Counsel de oficio, C6S17 CPRA

Section 17, Canon VI

SECTION 17. Counsel de officio. – The IBP Board of Governors shall appoint a suitable member of the Integrated Bar as counsel de officio to assist the complainant or the respondent during the investigation in case of need for such assistance. (2023 Code of Professional Responsibility and Accountability or CPRA)

1. Counsel de officio

If assistance is needed for the complainant or the respondent during an investigation, a suitable IBP member may be appointed as counsel de officio by the IBP Board of Governors.

A counsel de oficio is expected to do his utmost. A mere pro-forma appointment of de oficio counsel who fails to genuinely protect the interests of the accused merits disapprobation. The exacting demands expected of a lawyer should be no less than stringent when one is a counsel de officio. He must take the case not as a burden but as an opportunity to assist in the proper dispensation of justice. No lawyer is to be excused from this responsibility except only for the most compelling and cogent reasons. (People v. Bermas, En Banc, G.R. No. 120420, April 21, 1999, Per Vitug, J.)

People v. Sevilleno, En Banc, G.R. No. 129058, March 29, 1999, Per Bellosillo, J.:

• We cannot right finis to this discussion without making known our displeasure over the manner by which the PAO lawyers dispensed with their duties. All three (3) of them displayed manifest disinterest on the plight of their client. They lacked vigor and dedication to their work. Atty. Agravante did not explain to the accused the nature of the crime of which he was charged and the consequences of his plea. Atty. Pabalinas, instead of assisting the accused, hastily left the courtroom after obtaining leave while the prosecution was presenting its three (3) witnesses. Resultingly, all three (3) witnesses were never cross-examined. On the other hand, Atty. Saldavia moved for the postponement of the scheduled hearings during which he was supposed to present evidence for the defense; worse, on the last scheduled hearing he submitted the case for decision without presenting evidence. In short, no evidence was ever presented for the defense. And, as if to compound his deficiency with ignorance, Atty. Saldavia relied on his client’s plea of guilt in the mistaken belief that it would modify and reduce to reclusion perpetua the imposable penalty of death.

• Canon 18 of [the old Code of Professional Responsibility] requires every lawyer to serve his client with utmost dedication, competence and diligence. He must not neglect a legal matter entrusted to him, and his negligence in this regard renders him administratively liable. Obviously, in the instant case, the aforenamed defense lawyers did not protect, much less uphold, the fundamental rights of the accused. Instead, they haphazardly performed their function as counsel de oficio to the detriment and prejudice of the accused Sevilleno, however guilty he might have been found to be after trial. Inevitably, this Court must advise Attys. Agravante, Pabalinas and Saldavia to adhere closely and faithfully to the tenets espoused in the Code of Professional Responsibility; otherwise, commission of any similar act in the future will be severely sanctioned.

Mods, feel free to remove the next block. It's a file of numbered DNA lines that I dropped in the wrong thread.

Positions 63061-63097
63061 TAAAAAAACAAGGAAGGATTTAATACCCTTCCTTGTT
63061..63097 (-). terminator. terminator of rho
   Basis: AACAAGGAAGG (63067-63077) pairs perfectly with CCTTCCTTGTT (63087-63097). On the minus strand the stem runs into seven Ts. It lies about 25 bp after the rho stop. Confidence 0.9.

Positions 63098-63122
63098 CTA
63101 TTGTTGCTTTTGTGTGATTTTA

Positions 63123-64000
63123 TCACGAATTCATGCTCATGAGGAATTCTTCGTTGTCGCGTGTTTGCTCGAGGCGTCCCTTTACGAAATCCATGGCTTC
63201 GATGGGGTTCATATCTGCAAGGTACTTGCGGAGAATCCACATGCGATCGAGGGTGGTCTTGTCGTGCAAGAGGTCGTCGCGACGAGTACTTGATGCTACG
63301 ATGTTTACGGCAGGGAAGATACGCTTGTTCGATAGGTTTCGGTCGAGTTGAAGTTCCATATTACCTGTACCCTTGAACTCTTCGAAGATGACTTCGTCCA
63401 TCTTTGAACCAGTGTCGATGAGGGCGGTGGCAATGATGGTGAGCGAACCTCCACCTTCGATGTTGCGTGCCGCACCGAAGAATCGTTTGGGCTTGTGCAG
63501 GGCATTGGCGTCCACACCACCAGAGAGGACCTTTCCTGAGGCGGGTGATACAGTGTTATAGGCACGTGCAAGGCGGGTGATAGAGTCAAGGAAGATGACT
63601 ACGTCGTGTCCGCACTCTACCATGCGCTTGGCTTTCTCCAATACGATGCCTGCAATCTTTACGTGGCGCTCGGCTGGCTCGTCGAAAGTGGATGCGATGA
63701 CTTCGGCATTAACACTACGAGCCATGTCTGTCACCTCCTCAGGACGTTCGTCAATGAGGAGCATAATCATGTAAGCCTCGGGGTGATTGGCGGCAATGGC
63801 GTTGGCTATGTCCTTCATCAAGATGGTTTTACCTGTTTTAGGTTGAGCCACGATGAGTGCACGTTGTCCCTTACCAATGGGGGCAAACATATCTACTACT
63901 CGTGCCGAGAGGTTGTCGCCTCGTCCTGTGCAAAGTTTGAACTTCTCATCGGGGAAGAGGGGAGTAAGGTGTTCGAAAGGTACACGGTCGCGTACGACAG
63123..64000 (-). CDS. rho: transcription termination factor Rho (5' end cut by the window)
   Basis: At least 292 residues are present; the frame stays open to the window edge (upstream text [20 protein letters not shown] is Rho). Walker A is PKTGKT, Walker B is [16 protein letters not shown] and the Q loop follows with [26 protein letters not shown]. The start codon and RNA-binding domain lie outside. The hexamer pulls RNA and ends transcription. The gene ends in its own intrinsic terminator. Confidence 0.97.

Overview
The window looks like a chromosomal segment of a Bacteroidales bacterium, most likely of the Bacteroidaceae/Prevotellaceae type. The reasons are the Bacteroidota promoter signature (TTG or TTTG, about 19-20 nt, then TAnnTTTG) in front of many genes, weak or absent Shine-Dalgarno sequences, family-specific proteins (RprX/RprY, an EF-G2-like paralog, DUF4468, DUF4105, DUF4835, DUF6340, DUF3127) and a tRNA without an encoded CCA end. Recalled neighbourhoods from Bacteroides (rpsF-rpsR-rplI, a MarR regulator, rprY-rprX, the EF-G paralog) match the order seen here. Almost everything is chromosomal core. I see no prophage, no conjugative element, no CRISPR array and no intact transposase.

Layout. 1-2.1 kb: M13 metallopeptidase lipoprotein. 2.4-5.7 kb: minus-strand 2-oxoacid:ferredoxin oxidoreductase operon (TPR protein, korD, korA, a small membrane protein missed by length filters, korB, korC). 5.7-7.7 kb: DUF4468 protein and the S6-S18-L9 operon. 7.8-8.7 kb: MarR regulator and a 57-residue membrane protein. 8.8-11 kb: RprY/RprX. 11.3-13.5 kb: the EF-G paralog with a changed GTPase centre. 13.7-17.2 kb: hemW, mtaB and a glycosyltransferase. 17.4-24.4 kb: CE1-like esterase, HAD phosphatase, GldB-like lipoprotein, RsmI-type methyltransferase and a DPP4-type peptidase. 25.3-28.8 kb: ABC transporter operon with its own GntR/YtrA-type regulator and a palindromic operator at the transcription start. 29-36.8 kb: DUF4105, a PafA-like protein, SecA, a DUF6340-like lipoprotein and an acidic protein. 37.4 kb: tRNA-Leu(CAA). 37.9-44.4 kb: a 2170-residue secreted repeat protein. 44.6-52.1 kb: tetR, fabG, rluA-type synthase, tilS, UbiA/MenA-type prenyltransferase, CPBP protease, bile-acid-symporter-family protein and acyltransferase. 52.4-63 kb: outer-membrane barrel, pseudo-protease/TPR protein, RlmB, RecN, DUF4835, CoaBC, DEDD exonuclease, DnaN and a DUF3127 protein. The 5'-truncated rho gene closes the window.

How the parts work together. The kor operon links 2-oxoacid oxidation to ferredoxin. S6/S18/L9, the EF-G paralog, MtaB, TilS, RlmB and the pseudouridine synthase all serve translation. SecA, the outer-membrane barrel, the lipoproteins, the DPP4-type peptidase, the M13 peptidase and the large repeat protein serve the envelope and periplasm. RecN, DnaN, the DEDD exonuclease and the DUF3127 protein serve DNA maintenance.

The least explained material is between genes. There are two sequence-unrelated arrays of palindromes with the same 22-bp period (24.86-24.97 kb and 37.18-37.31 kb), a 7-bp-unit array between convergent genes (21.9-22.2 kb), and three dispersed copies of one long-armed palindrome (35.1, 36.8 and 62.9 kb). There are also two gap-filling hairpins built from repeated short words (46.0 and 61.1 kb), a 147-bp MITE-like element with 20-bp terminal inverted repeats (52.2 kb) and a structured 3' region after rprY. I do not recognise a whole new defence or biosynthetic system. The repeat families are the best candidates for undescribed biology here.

In Re Adriano, En Banc, G.R. No. L-26868, February 27, 1959, Per Sanchez, J.:

• 1. By specific authority, this Court may assign an attorney to render professional aid to a destitute appellant in a criminal case who is unable to employ an attorney. Correspondingly, a duty is imposed upon the lawyer so assigned “to render the required service.” A lawyer so appointed “as counsel for an indigent prisoner”, our Canons of Professional Ethics demand, “should always exert his best efforts” in the indigent’s behalf.

• No excuse at all has been offered for non-presentation of appellant’s brief. And yet, between December 20, 1966, when he received notice of his appointment, and December 5, 1968, when the last show cause order was issued by this Court, more than sufficient time was afforded counsel to prepare and file his brief de oficio. The death sentence below imposed was upon a plea of guilty. The record of the proceedings leading to the lower court’s sentence consists of but 31 pages. Counsel had the record since January 19, 1967. In fact, in his third motion for extension of time, he manifested that the drafting of apellant’s brief “is more than half-way through” and that “additional time is needed to review, effectuate the necessary corrections, put in final form and print the said brief.” In his motion for fourth extension, he intimated that the preparation of the brief “is almost through” and that “additional time is needed to redraft and rehash some significant portions of said brief and have the same stencilled and mimeographed upon completion of a definitive text.” His motion for last (fifth) extension of time came with the excuse that he “suddenly got sick (influenza) in the course of redrafting and rehashing some significant portions of said brief, which ailment hampered and interrupted his work thereon for sometime.” Finally, in his “Special Extension of Time” to file brief, he claimed that he needed only five days from April 21, 1967 to put said brief in final form and have the same stencilled and mimeographed.

• In the face of the fact that no brief has ever been filed, counsel’s statements in his motions for extension have gone down to the level of empty and meaningless words; at best, have dubious claim to veracity.